Wang Laboratories, Inc. was founded for $600 in 1951 in Boston by Dr. An Wang. They built office equipment, calculators and (later) computers. Early successes for Dr. Wang included workable magnetic core memory. Wang Labs is headquartered in Lowell, Massachusetts (I think). Dr. Wang passed away at age 70 in 1990.

I used the WANG VS in my first co-op job oh so many moons ago. For those for whom size does matter note that this WANG filled a small room and needed a dedicated air conditioner to keep it cool enough to operate.

Many office WANGs were dedicated word processors, with a pair of dual 8-inch disk drives. The 8 inch floppy diskettes were, of course, variously referred to as "8 inch floppies" or "8 inch Wangs," but never in front of the secretary who used the machine. (Note: This was long before the rise of the Administrative Assistant).

i can't believe i'm the first to mention this...


As in "I wank my wang wonderfully, Walter! Why won't you?"

Wang is not used as phallic slang so much these days, though it still maintains noteable usage as such in the online comic strip Penny Arcade and dumb jokes some might make about eastern Asian last names. Wang actually is a last name (see Lord Brawl's earlier writeup) for some people. Wang is the last name of the fictional character Lo Wang (yes, his name is supposed to be a pun), star of 3D Realms' Shadow Warrior computer game.

It's unknown how exaclty wang came to mean penis, though a possibility is that it began with an onomatopoetic phrase for a quick hardening of the penis that doesn't really occur, similar to "Shwing!" from Wayne's World. That is, the sound effect doesn't really occur, not the quick hardening. Perhaps someone slammed their erect penis against some sort of gong, creating a resounding "wang" (and a lot of pain).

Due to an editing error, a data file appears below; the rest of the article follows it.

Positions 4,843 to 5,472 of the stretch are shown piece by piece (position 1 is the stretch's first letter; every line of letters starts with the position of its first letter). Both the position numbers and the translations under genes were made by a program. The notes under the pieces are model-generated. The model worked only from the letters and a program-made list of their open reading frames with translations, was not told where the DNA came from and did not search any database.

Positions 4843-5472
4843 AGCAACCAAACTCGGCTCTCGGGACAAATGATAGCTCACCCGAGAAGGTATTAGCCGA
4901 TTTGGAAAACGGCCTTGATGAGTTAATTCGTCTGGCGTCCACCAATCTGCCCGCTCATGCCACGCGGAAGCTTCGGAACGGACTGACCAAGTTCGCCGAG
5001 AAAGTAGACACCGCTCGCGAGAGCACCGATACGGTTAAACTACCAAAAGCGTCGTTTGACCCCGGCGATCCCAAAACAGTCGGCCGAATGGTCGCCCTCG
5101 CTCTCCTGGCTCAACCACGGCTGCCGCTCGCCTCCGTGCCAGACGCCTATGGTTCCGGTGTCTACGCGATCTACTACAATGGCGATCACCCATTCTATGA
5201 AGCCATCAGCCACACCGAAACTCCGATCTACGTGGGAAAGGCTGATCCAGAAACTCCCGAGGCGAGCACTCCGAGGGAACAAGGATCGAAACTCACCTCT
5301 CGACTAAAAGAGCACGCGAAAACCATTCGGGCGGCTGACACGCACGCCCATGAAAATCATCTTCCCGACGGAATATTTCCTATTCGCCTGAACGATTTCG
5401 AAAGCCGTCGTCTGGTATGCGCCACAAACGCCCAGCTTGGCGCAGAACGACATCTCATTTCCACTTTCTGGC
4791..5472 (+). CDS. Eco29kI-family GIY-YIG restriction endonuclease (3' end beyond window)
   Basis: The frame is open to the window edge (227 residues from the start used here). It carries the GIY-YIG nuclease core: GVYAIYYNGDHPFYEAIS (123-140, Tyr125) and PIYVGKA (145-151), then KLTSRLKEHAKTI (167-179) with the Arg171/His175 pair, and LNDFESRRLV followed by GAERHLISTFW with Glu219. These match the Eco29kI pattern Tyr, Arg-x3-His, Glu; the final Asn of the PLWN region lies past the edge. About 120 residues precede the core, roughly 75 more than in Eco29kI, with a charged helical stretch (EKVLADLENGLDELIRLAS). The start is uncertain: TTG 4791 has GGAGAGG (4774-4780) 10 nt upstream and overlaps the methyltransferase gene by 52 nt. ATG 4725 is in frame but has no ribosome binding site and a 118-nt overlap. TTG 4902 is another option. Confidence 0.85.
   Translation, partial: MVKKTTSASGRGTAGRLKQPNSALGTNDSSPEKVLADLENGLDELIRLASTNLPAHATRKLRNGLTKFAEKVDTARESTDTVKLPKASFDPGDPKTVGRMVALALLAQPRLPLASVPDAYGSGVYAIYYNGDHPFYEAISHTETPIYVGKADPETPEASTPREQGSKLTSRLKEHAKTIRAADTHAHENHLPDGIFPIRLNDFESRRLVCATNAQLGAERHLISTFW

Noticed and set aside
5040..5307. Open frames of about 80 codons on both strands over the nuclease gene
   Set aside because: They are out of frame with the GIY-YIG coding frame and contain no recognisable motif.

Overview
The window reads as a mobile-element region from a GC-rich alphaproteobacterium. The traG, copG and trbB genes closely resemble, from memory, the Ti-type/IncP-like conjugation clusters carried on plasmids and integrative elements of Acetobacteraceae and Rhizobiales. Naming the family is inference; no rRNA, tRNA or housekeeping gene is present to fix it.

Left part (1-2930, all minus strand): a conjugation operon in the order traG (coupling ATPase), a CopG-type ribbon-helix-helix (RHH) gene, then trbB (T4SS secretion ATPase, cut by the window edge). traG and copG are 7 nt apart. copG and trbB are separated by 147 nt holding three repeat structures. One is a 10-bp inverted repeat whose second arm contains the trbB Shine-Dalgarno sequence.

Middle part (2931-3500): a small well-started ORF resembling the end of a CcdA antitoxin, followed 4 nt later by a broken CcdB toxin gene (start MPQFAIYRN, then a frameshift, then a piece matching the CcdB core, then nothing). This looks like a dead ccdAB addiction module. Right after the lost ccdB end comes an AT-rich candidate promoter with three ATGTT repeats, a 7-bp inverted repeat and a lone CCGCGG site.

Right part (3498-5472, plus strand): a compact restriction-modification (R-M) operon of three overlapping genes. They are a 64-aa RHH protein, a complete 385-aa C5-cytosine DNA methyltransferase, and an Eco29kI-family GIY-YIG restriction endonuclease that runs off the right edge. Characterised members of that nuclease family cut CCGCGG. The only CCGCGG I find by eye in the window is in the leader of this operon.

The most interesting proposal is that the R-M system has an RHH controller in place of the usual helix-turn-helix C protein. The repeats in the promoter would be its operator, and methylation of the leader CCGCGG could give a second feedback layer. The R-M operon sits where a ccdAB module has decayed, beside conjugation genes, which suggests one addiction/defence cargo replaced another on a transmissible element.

Either way (or even another way): "Wang!" is fun to shout. Go on, try it.*

*Try at your own risk. Remember: You break it you buy it.

Wang had/has a division in Cologne, Germany. Overheard as "Wang Cologne" and misinterpreted...

Note for US readers - see this node to better understand why this was amusing.

Wang is also an Indonesian unit of measure, used when dealing with precious metals.

1 wang = 1.127g

Wang (?), n. [OE. wange, AS. wange, wonge, cheek, jaw; akin to D. wang, OS. & OHG. wanga, G. wange.]


The jaw, jawbone, or cheek bone.

[Obs. or Prov. Eng.]

So work aye the wangs in his head. Chaucer.


A slap; a blow.

[Prov. Eng.]


Wang tooth, a cheek tooth; a molar. [Obs.]



© Webster 1913.

Wang (?), n.

See Whang.

[Obs. or Prov. Eng.]


© Webster 1913.

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